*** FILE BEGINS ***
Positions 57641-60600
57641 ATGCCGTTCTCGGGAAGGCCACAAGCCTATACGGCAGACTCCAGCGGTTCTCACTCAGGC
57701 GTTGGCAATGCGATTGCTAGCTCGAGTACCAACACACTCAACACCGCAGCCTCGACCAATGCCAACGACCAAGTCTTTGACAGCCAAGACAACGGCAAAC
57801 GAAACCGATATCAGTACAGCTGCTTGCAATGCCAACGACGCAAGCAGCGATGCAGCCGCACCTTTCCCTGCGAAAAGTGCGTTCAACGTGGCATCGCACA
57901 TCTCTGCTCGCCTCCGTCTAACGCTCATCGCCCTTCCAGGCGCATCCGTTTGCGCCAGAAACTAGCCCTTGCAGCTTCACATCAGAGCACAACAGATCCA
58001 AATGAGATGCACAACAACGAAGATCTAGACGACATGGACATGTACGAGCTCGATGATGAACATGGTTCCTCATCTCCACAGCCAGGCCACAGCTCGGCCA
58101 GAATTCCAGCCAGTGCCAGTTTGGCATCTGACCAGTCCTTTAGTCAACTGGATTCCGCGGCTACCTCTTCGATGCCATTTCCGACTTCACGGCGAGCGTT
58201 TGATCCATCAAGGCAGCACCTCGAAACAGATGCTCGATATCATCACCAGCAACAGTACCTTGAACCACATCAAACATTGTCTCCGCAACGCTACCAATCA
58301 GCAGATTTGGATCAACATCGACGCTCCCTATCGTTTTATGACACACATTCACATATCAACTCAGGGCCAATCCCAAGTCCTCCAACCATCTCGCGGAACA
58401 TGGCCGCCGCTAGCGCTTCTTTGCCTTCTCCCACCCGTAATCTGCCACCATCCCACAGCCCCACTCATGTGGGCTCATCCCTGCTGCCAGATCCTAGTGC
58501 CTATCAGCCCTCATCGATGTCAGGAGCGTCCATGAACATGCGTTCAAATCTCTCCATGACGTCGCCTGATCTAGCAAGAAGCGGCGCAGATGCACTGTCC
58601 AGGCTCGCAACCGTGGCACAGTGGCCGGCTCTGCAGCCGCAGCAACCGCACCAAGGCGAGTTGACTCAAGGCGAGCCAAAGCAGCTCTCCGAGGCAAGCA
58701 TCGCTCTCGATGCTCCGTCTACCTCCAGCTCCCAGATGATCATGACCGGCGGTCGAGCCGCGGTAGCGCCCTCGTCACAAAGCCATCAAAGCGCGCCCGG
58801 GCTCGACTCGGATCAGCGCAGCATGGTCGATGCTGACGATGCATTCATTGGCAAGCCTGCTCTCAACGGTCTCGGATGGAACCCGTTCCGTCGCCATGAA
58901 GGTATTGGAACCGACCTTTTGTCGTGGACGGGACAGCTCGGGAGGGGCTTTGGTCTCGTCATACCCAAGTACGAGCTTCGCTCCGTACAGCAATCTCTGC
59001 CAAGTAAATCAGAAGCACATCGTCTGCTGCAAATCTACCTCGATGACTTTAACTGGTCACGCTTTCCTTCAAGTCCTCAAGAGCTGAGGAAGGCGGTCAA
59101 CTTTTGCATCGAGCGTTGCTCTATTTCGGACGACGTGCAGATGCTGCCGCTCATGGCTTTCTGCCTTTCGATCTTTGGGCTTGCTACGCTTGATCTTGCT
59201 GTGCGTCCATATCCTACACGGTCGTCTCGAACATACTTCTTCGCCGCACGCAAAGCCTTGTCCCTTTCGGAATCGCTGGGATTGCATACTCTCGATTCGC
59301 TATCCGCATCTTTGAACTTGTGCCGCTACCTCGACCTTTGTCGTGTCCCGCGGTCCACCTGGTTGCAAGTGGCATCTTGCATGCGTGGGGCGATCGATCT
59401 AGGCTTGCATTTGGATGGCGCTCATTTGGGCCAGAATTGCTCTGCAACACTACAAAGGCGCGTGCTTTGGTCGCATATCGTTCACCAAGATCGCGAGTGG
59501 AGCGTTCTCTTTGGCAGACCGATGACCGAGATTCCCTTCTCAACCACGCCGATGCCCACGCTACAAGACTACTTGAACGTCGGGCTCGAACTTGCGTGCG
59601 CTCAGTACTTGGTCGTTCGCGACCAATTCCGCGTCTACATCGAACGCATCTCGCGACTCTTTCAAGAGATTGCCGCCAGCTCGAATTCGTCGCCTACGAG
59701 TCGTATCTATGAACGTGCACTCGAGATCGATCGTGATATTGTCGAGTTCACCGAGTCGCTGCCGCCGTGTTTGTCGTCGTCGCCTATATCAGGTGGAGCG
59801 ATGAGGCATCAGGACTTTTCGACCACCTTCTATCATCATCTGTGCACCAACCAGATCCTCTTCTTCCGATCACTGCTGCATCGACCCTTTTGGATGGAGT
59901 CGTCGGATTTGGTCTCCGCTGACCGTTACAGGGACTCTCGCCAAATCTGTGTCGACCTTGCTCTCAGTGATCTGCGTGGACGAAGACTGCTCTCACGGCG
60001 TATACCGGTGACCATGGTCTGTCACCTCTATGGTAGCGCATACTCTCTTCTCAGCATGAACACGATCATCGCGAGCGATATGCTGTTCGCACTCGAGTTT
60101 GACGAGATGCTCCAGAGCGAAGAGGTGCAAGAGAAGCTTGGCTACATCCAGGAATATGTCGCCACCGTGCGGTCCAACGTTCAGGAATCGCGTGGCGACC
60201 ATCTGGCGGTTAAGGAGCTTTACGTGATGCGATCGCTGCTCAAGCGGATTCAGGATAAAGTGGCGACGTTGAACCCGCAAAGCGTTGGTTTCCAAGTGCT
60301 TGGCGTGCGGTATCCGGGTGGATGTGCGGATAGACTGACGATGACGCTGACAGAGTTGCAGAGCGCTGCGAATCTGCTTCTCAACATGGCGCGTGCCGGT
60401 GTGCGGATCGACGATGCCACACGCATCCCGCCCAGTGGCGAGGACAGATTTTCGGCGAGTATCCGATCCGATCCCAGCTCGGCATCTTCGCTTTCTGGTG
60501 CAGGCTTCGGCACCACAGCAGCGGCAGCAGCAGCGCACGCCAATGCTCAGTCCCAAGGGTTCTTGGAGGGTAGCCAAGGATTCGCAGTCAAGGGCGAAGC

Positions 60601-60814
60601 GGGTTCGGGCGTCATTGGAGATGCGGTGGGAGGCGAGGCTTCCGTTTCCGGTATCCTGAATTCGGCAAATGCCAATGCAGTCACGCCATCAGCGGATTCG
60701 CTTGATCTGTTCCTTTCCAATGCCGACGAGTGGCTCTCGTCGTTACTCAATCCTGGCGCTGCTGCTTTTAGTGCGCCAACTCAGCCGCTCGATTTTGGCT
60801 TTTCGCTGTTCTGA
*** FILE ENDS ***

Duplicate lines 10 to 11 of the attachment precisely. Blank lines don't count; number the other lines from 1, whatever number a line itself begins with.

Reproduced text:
58401 TGGCCGCCGCTAGCGCTTCTTTGCCTTCTCCCACCCGTAATCTGCCACCATCCCACAGCCCCACTCATGTGGGCTCATCCCTGCTGCCAGATCCTAGTGC
58501 CTATCAGCCCTCATCGATGTCAGGAGCGTCCATGAACATGCGTTCAAATCTCTCCATGACGTCGCCTGATCTAGCAAGAAGCGGCGCAGATGCACTGTCC